Statistical analysis

Demographic data and scores on the different neuropsychological tests were compared between male and female AD patients groups using nonparametric statistical tests (Mann–Whitney U-test and Fisher's exact test).

Results

Demographic and neuropsychological variables

First, we compared male and female AD patients groups according to age, level of education, dementia severity, and visual discrimination scores (Table 1). No significant difference was evidenced between the groups for age (U = 160.5, p = .29) and level of education (Fisher's exact test, p = .82). Regarding dementia severity, the mean MMSE (U = 178.0, p = .57) and MDRS (U = 145.0, p = .14) scores were not significantly different between the female and male AD patients. For visual discrimination, the mean VGEP scores of female and male AD patients were not significantly different (U = 186.5, p = .72).

Verbal short-term memory measures

We compared verbal short-term memory spans between the two groups of patients. Mean forward and backward verbal span of men and women are reported Table 1. No differences were found between the groups neither in the forward verbal span task (U = 161.0, p = .30) nor in the backward span task (U = 173.0, p = .48).

Passive storage and active manipulation of visuospatial information

Finally, we compared visuospatial performances between the male and female AD patients in the two tasks involving passive storage, that is, forward span of Corsi block-tapping and Vecchi's matrix memory tasks, and in the two tasks involving active manipulation, that is, backward span of Corsi block-tapping and Vecchi's mental pathway tasks. Mean performances of the groups are reported in Table 1. Regarding passive storage, no differences were found between the groups for forward Corsi blocks task (U = 164.0, p = .34) and for Vecchi's matrix memory task (U = 178.0, p = .57). In contrast, the statistical analyses showed significant differences in the two tasks involving active manipulation. The female patients performed significantly lower than male patients in the backward Corsi blocks task (U = 127.0, p < .05) as well as in Vecchi's pathway task (U = 69.5, p < .001).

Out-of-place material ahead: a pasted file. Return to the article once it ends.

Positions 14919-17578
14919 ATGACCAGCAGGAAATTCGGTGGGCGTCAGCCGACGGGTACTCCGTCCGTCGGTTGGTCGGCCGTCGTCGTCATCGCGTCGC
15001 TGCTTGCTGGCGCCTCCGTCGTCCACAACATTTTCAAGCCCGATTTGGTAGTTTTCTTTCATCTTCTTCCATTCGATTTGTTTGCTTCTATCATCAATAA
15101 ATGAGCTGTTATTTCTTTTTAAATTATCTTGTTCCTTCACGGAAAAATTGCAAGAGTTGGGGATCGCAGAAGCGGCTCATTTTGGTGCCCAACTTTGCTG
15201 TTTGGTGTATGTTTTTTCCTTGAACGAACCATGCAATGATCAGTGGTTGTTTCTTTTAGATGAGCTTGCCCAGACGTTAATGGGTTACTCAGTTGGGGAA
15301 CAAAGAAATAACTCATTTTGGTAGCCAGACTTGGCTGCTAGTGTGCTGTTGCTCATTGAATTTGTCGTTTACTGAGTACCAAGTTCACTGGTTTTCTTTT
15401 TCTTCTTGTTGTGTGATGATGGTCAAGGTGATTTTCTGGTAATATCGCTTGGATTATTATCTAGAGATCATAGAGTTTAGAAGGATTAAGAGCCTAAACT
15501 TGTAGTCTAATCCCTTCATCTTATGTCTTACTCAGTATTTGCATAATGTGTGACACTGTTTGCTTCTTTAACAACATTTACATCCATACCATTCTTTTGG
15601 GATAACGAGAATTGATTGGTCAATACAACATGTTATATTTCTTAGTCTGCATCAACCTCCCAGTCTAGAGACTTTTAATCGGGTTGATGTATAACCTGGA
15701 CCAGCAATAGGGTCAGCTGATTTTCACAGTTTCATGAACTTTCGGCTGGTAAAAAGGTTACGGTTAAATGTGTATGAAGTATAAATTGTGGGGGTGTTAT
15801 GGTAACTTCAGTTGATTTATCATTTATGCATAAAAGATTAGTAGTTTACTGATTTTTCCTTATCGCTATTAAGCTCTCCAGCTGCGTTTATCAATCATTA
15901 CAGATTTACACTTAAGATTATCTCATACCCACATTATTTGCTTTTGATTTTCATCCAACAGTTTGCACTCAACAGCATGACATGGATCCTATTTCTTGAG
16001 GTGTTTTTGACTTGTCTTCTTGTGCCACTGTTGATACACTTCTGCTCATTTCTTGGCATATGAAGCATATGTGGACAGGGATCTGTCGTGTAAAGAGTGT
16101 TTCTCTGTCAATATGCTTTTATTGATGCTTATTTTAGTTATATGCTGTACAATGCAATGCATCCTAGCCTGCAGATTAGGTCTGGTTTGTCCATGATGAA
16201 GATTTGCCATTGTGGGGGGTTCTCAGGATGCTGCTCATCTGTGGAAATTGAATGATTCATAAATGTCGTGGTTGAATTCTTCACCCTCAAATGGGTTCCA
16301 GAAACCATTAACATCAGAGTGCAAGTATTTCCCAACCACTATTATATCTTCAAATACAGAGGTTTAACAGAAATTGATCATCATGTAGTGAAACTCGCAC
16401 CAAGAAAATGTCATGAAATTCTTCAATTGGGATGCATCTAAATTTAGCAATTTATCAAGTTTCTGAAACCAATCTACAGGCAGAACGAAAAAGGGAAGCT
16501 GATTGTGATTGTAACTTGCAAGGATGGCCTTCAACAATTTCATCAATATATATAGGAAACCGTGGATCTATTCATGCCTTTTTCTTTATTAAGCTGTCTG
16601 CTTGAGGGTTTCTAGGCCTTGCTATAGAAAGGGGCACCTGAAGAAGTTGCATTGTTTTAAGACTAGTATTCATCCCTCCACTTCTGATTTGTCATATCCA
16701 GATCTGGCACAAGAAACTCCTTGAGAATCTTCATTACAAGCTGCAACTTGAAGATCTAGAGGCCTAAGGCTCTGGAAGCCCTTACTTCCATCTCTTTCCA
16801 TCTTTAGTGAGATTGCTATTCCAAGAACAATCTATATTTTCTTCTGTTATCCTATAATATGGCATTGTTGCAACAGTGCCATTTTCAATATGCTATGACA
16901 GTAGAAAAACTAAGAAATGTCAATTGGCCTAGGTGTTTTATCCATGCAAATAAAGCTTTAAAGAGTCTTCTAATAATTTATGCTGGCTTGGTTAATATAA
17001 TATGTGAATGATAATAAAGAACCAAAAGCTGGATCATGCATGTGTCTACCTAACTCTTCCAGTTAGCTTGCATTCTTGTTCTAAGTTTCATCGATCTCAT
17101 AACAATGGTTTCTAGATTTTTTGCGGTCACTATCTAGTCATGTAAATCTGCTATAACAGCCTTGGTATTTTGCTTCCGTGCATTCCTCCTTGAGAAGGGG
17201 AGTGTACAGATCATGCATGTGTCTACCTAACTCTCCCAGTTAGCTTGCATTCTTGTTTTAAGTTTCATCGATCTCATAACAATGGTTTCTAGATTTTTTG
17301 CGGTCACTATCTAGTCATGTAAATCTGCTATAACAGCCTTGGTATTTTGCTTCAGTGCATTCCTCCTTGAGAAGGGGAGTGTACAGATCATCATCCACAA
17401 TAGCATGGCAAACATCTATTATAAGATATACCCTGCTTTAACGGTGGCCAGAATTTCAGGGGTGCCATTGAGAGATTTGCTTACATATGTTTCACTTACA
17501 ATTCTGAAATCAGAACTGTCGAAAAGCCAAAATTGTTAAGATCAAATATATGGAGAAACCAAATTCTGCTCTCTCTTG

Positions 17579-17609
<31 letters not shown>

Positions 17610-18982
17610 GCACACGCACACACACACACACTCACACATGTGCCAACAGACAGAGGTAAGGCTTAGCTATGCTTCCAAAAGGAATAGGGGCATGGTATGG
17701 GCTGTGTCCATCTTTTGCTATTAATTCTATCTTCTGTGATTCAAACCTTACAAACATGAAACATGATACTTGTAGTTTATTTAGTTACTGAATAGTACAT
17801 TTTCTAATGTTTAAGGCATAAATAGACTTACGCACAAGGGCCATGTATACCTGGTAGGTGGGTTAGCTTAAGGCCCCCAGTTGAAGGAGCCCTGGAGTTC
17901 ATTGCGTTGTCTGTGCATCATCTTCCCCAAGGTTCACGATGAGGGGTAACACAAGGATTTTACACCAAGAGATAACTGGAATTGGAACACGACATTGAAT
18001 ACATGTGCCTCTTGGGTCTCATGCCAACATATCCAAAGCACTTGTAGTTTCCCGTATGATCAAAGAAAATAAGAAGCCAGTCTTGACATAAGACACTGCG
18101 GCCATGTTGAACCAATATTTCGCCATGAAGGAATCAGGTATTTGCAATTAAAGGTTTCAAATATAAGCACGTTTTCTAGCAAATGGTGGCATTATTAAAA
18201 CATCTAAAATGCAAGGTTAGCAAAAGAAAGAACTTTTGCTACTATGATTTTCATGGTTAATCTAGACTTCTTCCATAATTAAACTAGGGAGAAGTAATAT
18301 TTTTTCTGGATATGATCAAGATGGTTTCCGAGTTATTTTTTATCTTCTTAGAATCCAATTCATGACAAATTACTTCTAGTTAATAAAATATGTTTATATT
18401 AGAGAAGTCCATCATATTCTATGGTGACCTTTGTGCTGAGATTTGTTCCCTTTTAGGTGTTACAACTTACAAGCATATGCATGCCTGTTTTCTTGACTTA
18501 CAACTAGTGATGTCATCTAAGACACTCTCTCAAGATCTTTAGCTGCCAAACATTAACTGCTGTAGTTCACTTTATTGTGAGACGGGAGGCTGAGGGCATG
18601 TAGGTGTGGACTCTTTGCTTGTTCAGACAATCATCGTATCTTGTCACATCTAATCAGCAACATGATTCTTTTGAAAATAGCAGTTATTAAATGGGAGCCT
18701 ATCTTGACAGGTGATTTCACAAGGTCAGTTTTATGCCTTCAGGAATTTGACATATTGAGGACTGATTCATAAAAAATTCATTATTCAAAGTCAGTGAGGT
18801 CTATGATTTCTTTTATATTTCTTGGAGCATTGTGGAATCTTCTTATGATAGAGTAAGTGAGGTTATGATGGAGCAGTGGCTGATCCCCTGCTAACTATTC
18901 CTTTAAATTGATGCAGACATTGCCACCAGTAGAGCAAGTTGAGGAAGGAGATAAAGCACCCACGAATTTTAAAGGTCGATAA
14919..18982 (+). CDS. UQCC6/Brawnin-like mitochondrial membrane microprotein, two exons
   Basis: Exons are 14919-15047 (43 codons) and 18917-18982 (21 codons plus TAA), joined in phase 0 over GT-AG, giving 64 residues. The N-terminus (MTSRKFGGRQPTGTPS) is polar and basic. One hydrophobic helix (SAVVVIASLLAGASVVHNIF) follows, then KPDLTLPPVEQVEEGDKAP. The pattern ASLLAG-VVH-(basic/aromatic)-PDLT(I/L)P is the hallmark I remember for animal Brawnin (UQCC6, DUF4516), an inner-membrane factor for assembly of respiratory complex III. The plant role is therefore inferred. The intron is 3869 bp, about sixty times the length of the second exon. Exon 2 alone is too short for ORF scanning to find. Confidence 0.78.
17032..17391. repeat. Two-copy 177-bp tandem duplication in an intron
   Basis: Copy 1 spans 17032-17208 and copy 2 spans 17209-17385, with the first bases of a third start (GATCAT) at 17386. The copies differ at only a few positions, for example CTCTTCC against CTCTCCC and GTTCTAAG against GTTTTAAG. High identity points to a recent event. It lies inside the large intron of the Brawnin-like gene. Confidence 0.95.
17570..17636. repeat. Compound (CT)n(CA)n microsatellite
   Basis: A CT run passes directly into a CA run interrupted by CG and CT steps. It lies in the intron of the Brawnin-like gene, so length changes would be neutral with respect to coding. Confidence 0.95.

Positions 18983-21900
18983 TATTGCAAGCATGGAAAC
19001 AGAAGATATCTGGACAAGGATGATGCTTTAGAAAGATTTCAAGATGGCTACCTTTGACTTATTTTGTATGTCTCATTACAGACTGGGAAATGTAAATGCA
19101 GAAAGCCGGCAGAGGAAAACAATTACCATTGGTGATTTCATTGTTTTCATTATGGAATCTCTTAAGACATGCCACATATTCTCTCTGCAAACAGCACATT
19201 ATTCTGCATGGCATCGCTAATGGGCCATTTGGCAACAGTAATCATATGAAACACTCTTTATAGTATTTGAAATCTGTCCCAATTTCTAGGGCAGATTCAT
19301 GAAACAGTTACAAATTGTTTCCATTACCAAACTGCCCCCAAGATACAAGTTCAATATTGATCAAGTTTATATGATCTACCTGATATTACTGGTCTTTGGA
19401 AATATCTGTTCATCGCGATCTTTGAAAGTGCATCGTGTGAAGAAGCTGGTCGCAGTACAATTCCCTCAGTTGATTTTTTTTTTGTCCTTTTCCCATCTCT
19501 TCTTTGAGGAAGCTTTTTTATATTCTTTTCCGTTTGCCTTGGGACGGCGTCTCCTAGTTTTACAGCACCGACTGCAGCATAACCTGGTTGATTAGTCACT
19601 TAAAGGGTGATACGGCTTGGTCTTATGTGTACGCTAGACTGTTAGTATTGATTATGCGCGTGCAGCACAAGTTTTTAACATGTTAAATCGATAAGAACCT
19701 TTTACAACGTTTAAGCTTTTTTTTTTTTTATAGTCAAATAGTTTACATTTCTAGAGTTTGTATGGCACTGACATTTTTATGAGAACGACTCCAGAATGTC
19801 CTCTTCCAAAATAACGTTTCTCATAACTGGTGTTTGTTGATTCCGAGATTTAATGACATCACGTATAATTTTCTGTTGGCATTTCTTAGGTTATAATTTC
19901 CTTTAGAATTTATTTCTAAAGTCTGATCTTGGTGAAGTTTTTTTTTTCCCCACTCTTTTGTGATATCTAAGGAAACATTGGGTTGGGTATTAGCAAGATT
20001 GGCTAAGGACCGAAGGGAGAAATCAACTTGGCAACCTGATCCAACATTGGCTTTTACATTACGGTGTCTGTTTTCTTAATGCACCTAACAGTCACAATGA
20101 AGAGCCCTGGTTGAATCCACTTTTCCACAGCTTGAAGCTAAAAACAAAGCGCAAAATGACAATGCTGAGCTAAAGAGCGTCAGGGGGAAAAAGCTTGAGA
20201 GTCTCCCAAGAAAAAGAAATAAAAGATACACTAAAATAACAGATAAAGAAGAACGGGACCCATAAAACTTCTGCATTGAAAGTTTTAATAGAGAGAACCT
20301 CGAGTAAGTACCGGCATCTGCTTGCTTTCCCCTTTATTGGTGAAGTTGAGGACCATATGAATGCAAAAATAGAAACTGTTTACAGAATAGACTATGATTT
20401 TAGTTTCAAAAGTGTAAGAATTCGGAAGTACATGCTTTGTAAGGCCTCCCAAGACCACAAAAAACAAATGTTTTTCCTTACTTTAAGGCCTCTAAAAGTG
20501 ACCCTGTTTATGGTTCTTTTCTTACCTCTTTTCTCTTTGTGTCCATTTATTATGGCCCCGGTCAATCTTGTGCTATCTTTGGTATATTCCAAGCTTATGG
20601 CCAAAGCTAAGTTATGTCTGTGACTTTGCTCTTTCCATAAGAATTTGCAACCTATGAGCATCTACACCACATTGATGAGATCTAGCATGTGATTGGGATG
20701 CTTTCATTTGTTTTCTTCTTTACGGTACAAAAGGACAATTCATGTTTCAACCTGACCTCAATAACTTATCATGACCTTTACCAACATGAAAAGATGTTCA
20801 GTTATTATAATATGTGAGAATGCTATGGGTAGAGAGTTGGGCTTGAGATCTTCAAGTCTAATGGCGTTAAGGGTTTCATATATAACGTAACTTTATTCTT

Discussion

Previous results have shown that AD patients were more impaired in visuospatial tasks requiring active processing than in those involving passive storage (Vecchi et al., 1998b). Since men are assumed to be advantaged in visuospatial tasks requiring active processing, this study was undertaken to determine whether gender influence on visuospatial performances persists in patients who have developed AD. Our results showed that male AD patients performed significantly better than women in tasks requiring active visuospatial manipulation. On the contrary, the two groups of patients exhibited equivalent performances in the more passive visuospatial memory tasks. Therefore, gender differences in visuospatial processing in AD evidenced in our study were limited to the tasks yielding dynamic transformation of the material. Importantly, the lower performances of female participants could not be related to a difference in dementia severity or a difference in basic visual identification abilities. Indeed, dementia severity assessed by both MMSE and MDRS as well as the visual discrimination abilities were similar between the two groups of male and female AD patients. An interesting finding is that the two groups exhibited equivalent performances in the backward verbal span task. Thus, the advantage of male over female AD patients in active manipulation processing may not be generalizable to all tasks modalities but would rather be limited to visuospatial information processing. Our study gives support to the assumption that despite AD, men still present a greater ability than women to operate manipulation on visuospatial information and to use this dynamically changing information to guide their performance.